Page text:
The Precepts and Understanding

Arthur Pink
November, 1946

"A man of understanding will obtain guidance" Proverbs 1:5

"Understanding shall guard you" Proverbs 2:11

"How much better to get wisdom than gold, to choose understanding rather than silver!" Proverbs 16:16

"Understanding is a fountain of life to those who have it, but folly brings punishment to fools." Proverbs 16:22

"He who cherishes understanding prospers" Proverbs 19:8

Do we really believe those statements? Re-read them slowly, and then answer our question. If we did, would we not more earnestly and diligently seek to respond to that injunction, "Though it cost all you have—get understanding!" (Proverbs 4:7)? But what is meant by "understanding" in these passages? Not book learning or intellectual instruction, for there are many educated fools. Rather, holy prudence, spiritual knowledge, pious discernment and intuition, godly wisdom. "The fear of the LORD is the beginning of wisdom, and knowledge of the Holy One is understanding" (Proverbs 9:10). "He who chases fantasies is void of understanding" (Proverbs 12:11). "He who hears reproof gets understanding" (Proverbs 15:32). "Those who seek the Lord understand all things" (Proverbs 28:5).

How many of the Lord's people there are, who feel that to a large extent, they are lacking such understanding.

How often are they conscious of being lacking in spiritual discernment, that the eyes of their hearts are defective in vision. They deplore the foolish mistakes which they so frequently make and wish they had "good judgment." Now the Word of God makes known how that lack may be supplied and that defect remedied—and in language so plain and simple that the unlettered can grasp it—and points to an antidote which is not beyond the reach of the poor and untalented.

"The commandment of the Lord is pure, enlightening the eyes" (Psalm 19:8). "For the commandment is a lamp; and the law is light" (Proverbs 6:23). "A good understanding have all those who do his commandments" (Psalm 111:10). "Through your precepts I get understanding" (Psalm 119:104).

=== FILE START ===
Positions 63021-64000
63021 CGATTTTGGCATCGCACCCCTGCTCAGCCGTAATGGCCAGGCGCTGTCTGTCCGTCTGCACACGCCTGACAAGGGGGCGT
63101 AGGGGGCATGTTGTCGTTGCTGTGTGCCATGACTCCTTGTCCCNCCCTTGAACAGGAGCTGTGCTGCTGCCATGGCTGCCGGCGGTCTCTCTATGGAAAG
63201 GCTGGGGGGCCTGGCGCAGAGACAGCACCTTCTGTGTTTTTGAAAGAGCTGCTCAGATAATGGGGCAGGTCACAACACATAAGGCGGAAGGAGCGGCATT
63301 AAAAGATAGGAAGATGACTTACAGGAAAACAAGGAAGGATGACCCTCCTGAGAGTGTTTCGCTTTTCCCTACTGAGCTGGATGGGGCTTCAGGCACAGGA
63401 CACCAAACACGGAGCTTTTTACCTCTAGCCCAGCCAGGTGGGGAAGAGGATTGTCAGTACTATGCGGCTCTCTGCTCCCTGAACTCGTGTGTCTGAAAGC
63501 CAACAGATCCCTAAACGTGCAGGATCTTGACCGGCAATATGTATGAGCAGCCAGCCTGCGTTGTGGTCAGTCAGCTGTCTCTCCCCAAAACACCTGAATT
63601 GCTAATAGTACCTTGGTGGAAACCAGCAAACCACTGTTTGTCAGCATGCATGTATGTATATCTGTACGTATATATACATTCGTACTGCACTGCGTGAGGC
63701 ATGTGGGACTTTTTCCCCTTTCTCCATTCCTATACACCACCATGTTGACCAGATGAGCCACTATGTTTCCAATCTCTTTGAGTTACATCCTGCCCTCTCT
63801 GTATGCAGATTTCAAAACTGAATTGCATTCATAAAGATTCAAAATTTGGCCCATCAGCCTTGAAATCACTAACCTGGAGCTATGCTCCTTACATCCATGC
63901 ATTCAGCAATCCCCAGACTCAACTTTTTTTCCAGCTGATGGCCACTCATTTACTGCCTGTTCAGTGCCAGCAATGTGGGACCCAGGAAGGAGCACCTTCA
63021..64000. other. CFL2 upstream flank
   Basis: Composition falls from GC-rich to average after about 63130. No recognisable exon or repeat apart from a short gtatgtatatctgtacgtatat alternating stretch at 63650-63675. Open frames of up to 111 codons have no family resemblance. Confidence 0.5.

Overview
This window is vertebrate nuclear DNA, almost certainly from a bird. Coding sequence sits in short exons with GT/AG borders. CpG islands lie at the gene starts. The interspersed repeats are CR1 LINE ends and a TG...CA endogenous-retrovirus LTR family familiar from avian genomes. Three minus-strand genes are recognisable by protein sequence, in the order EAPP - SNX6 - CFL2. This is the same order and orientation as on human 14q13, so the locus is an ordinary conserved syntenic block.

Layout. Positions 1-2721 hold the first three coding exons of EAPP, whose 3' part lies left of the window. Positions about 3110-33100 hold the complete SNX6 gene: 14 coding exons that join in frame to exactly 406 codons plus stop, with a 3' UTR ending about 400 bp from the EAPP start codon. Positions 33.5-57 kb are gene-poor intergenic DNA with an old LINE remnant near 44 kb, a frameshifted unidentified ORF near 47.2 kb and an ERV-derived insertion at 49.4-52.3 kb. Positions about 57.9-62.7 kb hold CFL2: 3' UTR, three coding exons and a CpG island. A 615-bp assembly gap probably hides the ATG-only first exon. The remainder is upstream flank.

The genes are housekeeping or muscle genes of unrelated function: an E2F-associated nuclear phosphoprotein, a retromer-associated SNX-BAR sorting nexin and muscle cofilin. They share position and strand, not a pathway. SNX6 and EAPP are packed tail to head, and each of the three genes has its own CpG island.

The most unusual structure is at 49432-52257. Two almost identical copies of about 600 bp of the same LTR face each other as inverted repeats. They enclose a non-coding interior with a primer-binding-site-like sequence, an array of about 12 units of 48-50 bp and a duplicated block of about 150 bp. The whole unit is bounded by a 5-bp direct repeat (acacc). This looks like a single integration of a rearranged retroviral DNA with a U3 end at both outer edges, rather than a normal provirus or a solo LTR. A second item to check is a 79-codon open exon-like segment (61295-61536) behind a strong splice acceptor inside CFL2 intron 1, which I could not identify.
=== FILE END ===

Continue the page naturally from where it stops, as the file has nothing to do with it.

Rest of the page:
And again we ask, do we really believe those statements? It is by making the Divine precepts the regulators of our character and conduct—that clear vision, holy wisdom, and a good judgment become our portion.

By nature, our understanding is darkened (Ephesians 4:18), and just so far as the Christian is regulated by his fleshly inclinations, is his judgment clouded. Sin blinds and deceives, and we are only delivered from its obscuring and deluding effects—to the extent that we are governed by God's precepts. It is not only wise to obey them—but we become wiser in so doing. It is only as we are in practical subjection to the Divine Law that the clouds produced by our lusts and passions are dispelled, and we are able to see clearly. "By the law is the knowledge of sin" (Romans 3:20); and therefore, it is by its precepts we are prepared to understand and appreciate the Gospel, as it is by the precepts of the Gospel, that we learn our need of drawing upon the fullness there is in Christ for His people. There is not only pleasure for the soul to be found in walking in the Law of the Lord—but profit as well. Obedience to the Divine will begets wisdom of heart. The way to increase in spiritual understanding is to be studious of practical holiness, thereby we learn to distinguish between truth and falsehood, good and evil.

"Through your precepts I get understanding" (Psalm 119:104).

1. Understanding of the Divine character. Those precepts are not only expressions of God's will—but also of His wisdom. They are not only mandates of His authority—but manifestations of His moral perfections too. As we ponder the substance and nature of those precepts—we the better perceive the spirituality, the goodness, the righteousness, the holiness of their Author.

The perfections of God shine forth through His precepts. They reveal His benevolence and benignity, His solicitude for the welfare of His people—for the keeping of those precepts is not only for His glory—but our good. We do but forsake our own mercies—when we ignore them. "The law is holy, and the commandment holy, and just, and good" (Romans 7:12); and the more we meditate upon it and submit to its requirements, the more do we apprehend the excellency of Him who gave it to us.

2. Understanding of the Divine will. It is to our shame if we find ourselves in darkness, for God has graciously provided a Lamp unto our feet and a Light unto our path (Psalm 119:105). We should therefore reproach ourselves unsparingly if we are in doubt as to what God would have us do in any given situation. Professing Christians speak of being uncertain as to what is God's "will" or "mind" for them, and ask how they may know when they are being "Divinely guided"? Why, He has already furnished us in His blessed Word with all the guidance we can ever need. His precepts are for the directing of our ways, and ordering of all our actions. Those precepts are most comprehensive in their scope and cover every aspect of our varied life. Just so far as we "follow His precepts" shall we have "good understanding" (Psalm 111:10) and sound judgment for dealing with every problem and decision confronting us.